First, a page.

Technical barrier elements refer to the tools and systems that create a barrier function, like pipeline condition monitoring sensors. Operational barrier elements involve the processes and activities that personnel must carry out to form a barrier function, for example, the response of the personnel to an alarm. Finally, organizational barrier elements comprise personnel with specific roles and competencies responsible for realizing the barrier function, including the competence assurance process. 

What types of safety barriers are there? 

Barrier management involves the use of several types of barriers: 

  • Mechanical barriers include material selection or design detailing such as corrosion allowance, resistant material, slope, and no crevice. 
  • Design barriers involve coating or liners such as external coating, non-metallic liner, and cathodic protection such as impressed current and sacrificial anodes.
  • Process control barriers include process control such as dewpoint, flow, temperature, and solids.  
  • Chemical treatment barriers such as inhibitor injection and BFW oxygen scavenger. 

What does Swiss cheese have to do with barrier management? 

The Swiss cheese model is a way of understanding how safety hazards arise and how to prevent them. In this model, each slice of cheese represents a safety barrier or precaution relevant to a particular hazard. Absent or failed barriers on each slice are represented as holes in the Swiss cheese. For example, a pipeline may have physical barriers like fences and locks, as well as administrative barriers like operating procedures and regulations. When the holes in these slices of cheese line up, an accident can occur.  

swish cheese diagram for barrier management, cenosco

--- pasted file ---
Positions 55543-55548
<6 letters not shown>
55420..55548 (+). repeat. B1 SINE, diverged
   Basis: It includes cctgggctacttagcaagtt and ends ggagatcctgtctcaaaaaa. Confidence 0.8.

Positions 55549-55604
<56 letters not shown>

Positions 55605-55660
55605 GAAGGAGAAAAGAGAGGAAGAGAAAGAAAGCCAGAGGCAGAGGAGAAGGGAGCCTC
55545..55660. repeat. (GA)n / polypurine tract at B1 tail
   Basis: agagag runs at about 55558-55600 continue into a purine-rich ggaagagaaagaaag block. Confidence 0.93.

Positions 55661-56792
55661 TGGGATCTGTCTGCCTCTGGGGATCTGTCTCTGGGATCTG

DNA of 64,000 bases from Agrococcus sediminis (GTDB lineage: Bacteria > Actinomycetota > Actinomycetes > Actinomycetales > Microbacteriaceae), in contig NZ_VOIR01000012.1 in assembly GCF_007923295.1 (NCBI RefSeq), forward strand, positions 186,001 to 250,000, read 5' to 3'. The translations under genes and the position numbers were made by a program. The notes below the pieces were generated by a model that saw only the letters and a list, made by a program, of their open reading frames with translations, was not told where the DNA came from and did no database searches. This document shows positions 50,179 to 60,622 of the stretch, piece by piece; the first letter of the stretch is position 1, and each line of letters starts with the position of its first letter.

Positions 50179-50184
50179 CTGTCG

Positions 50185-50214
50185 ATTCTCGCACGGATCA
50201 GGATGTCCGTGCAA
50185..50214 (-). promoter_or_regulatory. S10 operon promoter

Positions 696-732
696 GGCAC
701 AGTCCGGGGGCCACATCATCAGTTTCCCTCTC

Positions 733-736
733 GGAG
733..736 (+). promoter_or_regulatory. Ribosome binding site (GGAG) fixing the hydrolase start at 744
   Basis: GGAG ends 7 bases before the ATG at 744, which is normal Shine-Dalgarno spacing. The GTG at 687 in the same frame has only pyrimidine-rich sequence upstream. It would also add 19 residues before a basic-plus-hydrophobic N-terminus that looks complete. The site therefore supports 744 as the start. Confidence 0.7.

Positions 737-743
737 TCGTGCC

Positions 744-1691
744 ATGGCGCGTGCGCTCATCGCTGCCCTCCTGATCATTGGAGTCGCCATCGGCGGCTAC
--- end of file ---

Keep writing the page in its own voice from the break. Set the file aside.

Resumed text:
Image source: Wikipedia –

Therefore, it is important to ensure that each barrier is well-maintained and effective and that any gaps are identified and addressed. Applied to the pipeline barrier management process, the Swiss cheese model helps identify the potential weak points in the system and additional controls or changes that can be made to reduce the risk of pipeline failure.  

Barrier management in pipelines is an important part of managing risk. The Swiss cheese model can be used to ensure that all layers of safety are in place and working properly. 

IMS PLSS: powerful barrier management solution for pipelines 

IMS PLSS (Pipeline and Subsea Systems) is a pipeline integrity management software that enables you to make the most of your pipeline data. It provides a powerful barrier management solution that helps you quickly and accurately analyze that data to identify potential problems.  

Based on the Swiss cheese model, IMS PLSS allows you to select the failure scenario for each piece of equipment.  To protect your equipment against these risks, you can then choose barriers according to the potential cause of failure. You can also define an indicator used to infer the barrier’s effectiveness.  

To provide a more comprehensive assessment of the barriers’ performance, in addition to the basic RYG system IMS PLSS uses two more colors to indicate the status of the barrier – amber and blue.  

Check the table below to discover the meaning of each barrier status color in the IMS PLSS. 

  • Green: Barrier in place and healthy (Barrier fully present) 
  • Amber: Barrier in place but compromised or partly effective (Barrier partly absent) 
  • Red: Barrier not in place or not effective (Barrier absent) 
  • Yellow: The actual Barrier status, based on the indicators is Amber/Red, but actions are defined to return the status to Green 
  • Blue: The Barrier’s status is unknown, i.e., no Indicators available (typically the case for a newly defined Barrier) 

When you know the status of your barrier, you can apply that data to make informed decisions regarding the operation and maintenance of the pipeline, which will help to ensure reliable, safe, and efficient operations.  

Additionally, IMS PLSS enables you to schedule responsive action based on data analysis, allowing you to take proactive steps to address any potential issues before they become a problem.  

With IMS PLSS you can upgrade your inspection schedules from time-based to risk-based. This will refine your pipeline maintenance strategy and achieve optimal inspection costs and improved safety. 

Cenosco is an asset integrity management software company with over 20 years of product leadership in Asset Heavy industries. Their IMS Suite of solutions was designed to support users in making smart inspection and maintenance decisions to increase safety, asset availability, and lowering asset management costs. It is currently utilized to safeguard several hundred assets in over 50 countries. The IMS Suite was created in collaboration with world-renowned Oil & Gas leader, Shell.